On 5 September, the Chin Human Rights Organization (CHRO) released an important and impressive report that will surely make a valuable contribution to the debate around Burmese reforms. The Chin are a Christian people with a strong Christian culture. And as CHRO's programme director, Salai Za Uk Ling points out: "Chins continue to face religious persecution. Despite strong government reforms, these efforts have yet to be extended to religious freedom."
Burma expert Benedict Rogers remarks in his Foreword, that while there are positive signs and grounds for optimism, "there is a danger of premature euphoria. . . . There is still a very long way to go," says Rogers. "The change of atmosphere has not yet resulted in a change of system."
Rogers, who has written widely on Burma and is Christian Solidarity Worldwide's East Asia Team Leader, rightly notes: "One of the most under-reported aspects of Burma's human rights record has been the regime's discrimination and persecution of religious minorities and violations of religious freedom."
Threats to our Existence: Persecution of Ethnic Chin Christians in Burma
Chin Human Rights Organization (CHRO) 5 September 2012
According to CHRO, "The denial of religious freedom – particularly for minority groups such as the Rohingya Muslims and Chin Christians – is rooted in discrimination on the dual basis of ethnicity and religion. This endemic discrimination is arguably a product of extreme Burman nationalism based on a distorted version of Buddhism, held by Burma's military rulers." (page 6)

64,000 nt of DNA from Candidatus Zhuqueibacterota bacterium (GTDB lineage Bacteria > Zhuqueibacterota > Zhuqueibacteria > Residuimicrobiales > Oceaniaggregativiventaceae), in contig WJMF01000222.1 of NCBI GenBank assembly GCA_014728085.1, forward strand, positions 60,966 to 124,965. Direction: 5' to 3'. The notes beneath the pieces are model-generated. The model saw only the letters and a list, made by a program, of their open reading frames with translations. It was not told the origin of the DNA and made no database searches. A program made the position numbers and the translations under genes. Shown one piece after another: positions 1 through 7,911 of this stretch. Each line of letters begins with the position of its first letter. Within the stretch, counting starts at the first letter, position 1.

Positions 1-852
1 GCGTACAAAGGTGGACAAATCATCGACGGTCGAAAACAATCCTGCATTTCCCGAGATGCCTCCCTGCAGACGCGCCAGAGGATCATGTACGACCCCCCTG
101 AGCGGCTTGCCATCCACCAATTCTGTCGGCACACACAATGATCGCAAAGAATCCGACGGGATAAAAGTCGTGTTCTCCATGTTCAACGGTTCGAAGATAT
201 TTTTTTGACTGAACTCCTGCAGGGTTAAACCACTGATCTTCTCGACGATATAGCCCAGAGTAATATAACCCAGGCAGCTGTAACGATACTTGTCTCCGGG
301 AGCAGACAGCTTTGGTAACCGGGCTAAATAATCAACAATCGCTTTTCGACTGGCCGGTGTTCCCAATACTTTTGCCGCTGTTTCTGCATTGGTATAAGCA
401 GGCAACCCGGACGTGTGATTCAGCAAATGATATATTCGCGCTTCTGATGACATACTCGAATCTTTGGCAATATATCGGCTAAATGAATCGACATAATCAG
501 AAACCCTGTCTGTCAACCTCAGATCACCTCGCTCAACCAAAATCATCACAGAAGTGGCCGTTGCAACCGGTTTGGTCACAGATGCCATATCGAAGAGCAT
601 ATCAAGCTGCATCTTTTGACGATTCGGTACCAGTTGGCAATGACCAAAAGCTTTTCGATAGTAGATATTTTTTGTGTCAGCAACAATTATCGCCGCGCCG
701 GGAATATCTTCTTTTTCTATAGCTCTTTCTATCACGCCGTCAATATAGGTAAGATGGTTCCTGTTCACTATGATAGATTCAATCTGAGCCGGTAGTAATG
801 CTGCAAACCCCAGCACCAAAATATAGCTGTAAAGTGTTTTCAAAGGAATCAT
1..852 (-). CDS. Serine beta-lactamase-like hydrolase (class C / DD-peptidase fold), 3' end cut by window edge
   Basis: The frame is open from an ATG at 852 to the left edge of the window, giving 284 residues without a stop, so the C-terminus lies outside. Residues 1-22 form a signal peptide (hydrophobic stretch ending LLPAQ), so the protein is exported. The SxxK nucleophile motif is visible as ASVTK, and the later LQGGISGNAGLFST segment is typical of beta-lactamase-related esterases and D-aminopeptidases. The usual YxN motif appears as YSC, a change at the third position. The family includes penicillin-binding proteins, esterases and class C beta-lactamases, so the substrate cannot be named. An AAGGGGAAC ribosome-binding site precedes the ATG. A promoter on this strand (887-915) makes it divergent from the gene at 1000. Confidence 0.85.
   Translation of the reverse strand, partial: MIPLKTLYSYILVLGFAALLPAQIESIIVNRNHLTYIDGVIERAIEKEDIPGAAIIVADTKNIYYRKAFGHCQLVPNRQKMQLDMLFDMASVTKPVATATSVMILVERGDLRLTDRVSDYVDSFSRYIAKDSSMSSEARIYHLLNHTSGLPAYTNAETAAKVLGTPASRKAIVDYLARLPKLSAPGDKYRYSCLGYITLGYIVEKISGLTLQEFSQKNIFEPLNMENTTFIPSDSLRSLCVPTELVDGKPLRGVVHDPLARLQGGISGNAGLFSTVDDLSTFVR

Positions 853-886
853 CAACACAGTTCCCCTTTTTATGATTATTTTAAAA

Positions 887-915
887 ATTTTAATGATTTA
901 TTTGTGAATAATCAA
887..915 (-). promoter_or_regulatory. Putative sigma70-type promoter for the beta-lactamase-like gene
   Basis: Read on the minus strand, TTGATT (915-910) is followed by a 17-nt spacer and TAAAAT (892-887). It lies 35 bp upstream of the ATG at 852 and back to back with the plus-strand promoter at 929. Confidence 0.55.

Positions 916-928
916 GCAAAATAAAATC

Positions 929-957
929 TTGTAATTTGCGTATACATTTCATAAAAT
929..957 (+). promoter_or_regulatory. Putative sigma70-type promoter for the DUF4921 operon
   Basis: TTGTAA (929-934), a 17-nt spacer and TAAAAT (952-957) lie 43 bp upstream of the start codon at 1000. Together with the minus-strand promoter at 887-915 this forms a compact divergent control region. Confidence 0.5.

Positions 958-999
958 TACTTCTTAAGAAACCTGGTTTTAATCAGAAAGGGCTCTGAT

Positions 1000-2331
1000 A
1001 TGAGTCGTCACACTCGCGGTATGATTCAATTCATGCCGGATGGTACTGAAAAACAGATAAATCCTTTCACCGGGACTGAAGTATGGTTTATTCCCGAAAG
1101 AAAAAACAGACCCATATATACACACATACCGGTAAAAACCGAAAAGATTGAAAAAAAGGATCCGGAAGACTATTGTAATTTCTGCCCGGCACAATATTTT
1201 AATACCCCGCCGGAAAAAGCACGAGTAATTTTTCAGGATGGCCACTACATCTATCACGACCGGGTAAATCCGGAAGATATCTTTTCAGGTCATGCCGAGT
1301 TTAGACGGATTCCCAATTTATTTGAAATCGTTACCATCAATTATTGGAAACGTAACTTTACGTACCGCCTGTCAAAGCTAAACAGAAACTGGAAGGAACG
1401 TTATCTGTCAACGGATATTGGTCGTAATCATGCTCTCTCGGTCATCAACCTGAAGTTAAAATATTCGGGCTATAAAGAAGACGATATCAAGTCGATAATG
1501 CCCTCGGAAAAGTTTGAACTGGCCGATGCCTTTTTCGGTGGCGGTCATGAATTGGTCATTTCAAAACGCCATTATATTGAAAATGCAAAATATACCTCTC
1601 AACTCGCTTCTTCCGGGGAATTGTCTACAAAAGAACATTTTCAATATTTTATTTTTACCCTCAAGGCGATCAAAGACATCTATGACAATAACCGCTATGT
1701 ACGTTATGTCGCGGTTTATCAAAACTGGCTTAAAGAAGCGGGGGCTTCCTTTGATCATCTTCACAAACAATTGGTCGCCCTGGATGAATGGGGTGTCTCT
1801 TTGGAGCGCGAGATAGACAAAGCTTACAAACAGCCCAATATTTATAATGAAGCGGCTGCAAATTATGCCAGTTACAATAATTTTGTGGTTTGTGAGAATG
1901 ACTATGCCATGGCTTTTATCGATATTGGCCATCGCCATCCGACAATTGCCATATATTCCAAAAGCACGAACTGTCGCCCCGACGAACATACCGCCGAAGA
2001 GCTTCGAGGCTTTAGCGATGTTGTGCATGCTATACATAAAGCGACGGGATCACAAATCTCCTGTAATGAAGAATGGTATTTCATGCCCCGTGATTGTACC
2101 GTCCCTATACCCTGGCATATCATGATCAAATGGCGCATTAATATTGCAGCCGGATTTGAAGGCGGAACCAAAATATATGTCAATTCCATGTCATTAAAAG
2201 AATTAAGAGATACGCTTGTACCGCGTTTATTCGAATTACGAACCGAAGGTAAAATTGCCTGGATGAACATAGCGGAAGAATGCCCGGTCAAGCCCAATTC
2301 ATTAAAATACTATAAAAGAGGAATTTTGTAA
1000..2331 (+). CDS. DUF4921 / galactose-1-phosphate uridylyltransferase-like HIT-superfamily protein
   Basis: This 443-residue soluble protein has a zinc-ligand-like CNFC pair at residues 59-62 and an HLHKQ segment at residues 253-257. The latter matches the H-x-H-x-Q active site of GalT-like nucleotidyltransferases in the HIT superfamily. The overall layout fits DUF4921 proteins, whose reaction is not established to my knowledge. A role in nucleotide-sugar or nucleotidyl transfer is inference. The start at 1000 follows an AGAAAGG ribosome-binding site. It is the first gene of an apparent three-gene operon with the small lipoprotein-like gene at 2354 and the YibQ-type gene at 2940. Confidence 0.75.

". . . the denial of religious freedom by the authorities in Burma today must be understood in the context of extreme Burman nationalism predicated on a distorted version of Buddhism, characterized by the SLORC/SPDC regime. Widespread restrictions on freedom of religion were a central pillar of SLORC/SPDC’s drive to ethnically, culturally, linguistically, and religiously homogenize the ethnic minority areas of the Union of Burma as part of an unwritten forced assimilation policy." (page 16)
Chapter 4 of the report (pages 43-82) provides case studies of the discrimination, repression and persecution suffered by Chin Christians. Cases cover the closure of churches, the destruction of crosses, the disruption of worship services and conferences, the intimidation and harassment of pastors and missionaries, the sexual violence and torture being committed against church workers and Christian civilians, and the exploitation of Chin civilians in forced labour -- includes portering for the Burmese Army and building Buddhist pagodas, monasteries and statues all throughout the state.
The whole of Chapter 5 (pages 83-112) focuses on the induced and coerced conversion of Chin Christians to Buddhism. Systematic discrimination and persecution creates crippling poverty and hardship, which in turn presents the state with an opportunity. As the government offers free education and food through Buddhist monasteries and to those who convert, suffering families feel great pressure. This is also why it is in the government's interests to keep the ethnic-religious minority regions poor, hungry and deprived.
For two excellent summaries, see:
Christian Chin ‘Coerced to Buddhism by State’
By Charlie Campbell, for The Irrawaddy, 5 Sept 2012
Christians face systematic discrimination in Chin state
By HANNA HINDSTROM, 5 September 2012
Democratic Voice of Burma